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December 21, 2021
Small business groups have once again urged the federal government to fund free or subsidised rapid antigen tests (RAT) to ease the financial burden on SME owners.
“In October, we called on governments to offer funding for small businesses to purchase rapid antigen tests for their employees,” COSBOA wrote on LinkedIn.
“RATs should be taken every three days to be accurate and effective, but it’s just too costly for staff members to take them multiple times a week – if they can find them, that is. We urge the government to consider funding them.”
Many businesses have mandated rapid antigen testing. Employees take COVID-19 self-tests at home and prove a negative test result before entering the workplace.
As borders open and concerns about the spread of the new Omicron COVID-19 strain threatens holiday plans, experts say rapid antigen tests (RATs) might be used to help protect those looking to spend time with friends and family.
An alliance led by the Council of Small Business Organisations Australia (COSBOA), including the Australian Council of Trade Unions (ACTU) and the Transport Workers Union, said that subsidised tests would ultimately protect businesses against snap shutdowns.
According to COSBOA CEO Alexi Boyd, small businesses will not use it if rapid antigen testing is cost-prohibitive.
“Providing funding to access these tests will give small business people confidence that they can stay open while still providing a safe environment for their workers and their community,” she said.
“A funding mechanism for rapid antigen testing could boost business confidence for struggling industries, protect supply chains already under severe pressure and help maintain high testing numbers as more Australians become fully vaccinated.”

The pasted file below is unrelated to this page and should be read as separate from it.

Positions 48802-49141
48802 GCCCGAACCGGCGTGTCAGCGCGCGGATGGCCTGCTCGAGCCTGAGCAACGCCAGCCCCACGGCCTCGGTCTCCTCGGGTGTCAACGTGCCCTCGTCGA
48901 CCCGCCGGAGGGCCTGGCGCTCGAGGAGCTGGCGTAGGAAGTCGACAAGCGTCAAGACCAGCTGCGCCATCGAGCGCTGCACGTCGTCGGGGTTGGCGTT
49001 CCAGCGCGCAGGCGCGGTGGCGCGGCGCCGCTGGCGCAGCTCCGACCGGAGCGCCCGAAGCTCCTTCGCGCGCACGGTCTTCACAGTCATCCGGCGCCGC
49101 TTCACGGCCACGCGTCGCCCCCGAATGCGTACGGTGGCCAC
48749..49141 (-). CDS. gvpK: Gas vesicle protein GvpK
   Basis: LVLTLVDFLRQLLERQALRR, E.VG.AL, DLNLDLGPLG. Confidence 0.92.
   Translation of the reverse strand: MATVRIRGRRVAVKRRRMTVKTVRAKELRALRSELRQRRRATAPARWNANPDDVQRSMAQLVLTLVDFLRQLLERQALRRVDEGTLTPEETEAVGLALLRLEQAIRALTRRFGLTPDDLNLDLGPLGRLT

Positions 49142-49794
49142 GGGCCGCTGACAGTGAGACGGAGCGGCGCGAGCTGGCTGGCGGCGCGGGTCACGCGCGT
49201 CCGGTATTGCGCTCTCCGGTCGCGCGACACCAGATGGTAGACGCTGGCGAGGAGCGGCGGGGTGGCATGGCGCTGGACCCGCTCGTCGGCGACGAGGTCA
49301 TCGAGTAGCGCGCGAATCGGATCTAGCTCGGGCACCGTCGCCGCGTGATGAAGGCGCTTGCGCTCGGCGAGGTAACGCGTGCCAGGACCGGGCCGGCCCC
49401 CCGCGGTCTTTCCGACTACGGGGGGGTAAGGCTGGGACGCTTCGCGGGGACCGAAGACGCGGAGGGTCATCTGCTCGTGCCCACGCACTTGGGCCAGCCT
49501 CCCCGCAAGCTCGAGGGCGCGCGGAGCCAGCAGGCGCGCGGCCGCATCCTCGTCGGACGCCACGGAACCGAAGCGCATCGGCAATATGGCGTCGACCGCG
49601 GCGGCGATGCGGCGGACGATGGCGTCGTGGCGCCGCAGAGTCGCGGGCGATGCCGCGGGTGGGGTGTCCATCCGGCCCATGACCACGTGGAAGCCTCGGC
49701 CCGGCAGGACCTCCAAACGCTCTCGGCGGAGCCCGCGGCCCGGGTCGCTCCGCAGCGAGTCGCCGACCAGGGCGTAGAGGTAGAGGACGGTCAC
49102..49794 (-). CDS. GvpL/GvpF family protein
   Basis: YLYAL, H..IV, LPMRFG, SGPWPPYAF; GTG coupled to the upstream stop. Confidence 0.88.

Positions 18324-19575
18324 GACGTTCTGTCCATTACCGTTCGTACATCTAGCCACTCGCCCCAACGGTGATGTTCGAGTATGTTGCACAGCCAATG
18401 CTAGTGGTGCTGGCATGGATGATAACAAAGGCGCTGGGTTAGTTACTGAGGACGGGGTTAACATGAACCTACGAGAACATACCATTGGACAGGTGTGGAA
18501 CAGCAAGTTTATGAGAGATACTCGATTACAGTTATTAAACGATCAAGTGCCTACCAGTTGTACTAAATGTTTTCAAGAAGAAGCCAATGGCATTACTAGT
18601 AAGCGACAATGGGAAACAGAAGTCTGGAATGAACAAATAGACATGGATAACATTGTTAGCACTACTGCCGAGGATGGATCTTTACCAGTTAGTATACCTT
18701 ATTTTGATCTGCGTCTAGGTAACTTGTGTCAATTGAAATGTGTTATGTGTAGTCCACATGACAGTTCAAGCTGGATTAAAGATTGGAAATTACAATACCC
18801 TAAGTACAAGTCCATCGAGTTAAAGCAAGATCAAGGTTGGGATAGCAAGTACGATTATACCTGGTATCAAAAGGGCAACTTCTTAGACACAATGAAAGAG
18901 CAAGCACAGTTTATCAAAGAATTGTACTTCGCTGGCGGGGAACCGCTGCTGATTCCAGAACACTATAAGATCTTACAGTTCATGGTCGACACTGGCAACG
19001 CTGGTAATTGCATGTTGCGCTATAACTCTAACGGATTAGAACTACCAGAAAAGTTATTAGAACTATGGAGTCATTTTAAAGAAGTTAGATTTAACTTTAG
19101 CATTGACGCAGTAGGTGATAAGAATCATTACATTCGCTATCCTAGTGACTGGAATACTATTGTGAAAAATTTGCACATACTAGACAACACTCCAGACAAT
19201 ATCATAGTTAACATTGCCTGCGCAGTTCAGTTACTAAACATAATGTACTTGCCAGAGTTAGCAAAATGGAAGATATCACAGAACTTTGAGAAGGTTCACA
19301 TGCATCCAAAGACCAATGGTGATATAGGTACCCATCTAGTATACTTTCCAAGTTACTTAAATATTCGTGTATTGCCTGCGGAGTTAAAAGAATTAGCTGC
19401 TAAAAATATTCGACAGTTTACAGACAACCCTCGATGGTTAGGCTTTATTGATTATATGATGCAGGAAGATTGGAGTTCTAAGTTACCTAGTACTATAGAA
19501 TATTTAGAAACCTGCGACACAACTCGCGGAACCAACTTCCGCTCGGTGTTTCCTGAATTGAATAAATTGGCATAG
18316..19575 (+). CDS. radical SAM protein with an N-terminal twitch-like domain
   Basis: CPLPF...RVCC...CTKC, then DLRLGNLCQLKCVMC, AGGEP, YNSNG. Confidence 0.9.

The call comes as new figures reveal that while online shopping remains more popular than it was before the pandemic, spending at brick-and-mortar stores has made a post-lockdown recovery.
With the Federal Government and TGA sanctioning the sale of rapid antigen self-tests (RATs) for Australians, they are becoming more widely available through workplaces, online, or in supermarkets and pharmacies across the country.
Rapid antigen tests can detect whether individuals have COVID-19, even if they are asymptomatic. The tests are not as reliable as the PCR tests that have been used in Australia to combat the COVID-19 pandemic, but they provide a faster result.
It also means capturing consent, storing information appropriately, having an auditable process and the ability to report results to individuals, their employers and health departments, all in under 20 minutes.
Other parts of the world, including the UK, Singapore, and several countries in Europe, are funding these tests.
ACTU Secretary Sally McManus said that Australia is again lagging behind the rest of the world when managing COVID-19.
“We cannot afford to make the same mistake with rapid testing as we have with vaccines,” Ms McManus said.
“The Morrison Government must show leadership in making these effective measures available in all workplaces, but especially small businesses, as we transition to living with COVID-19.”
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Yajush is a journalist at Dynamic Business. He previously worked with Reuters as a business correspondent and holds a postgrad degree in print journalism.
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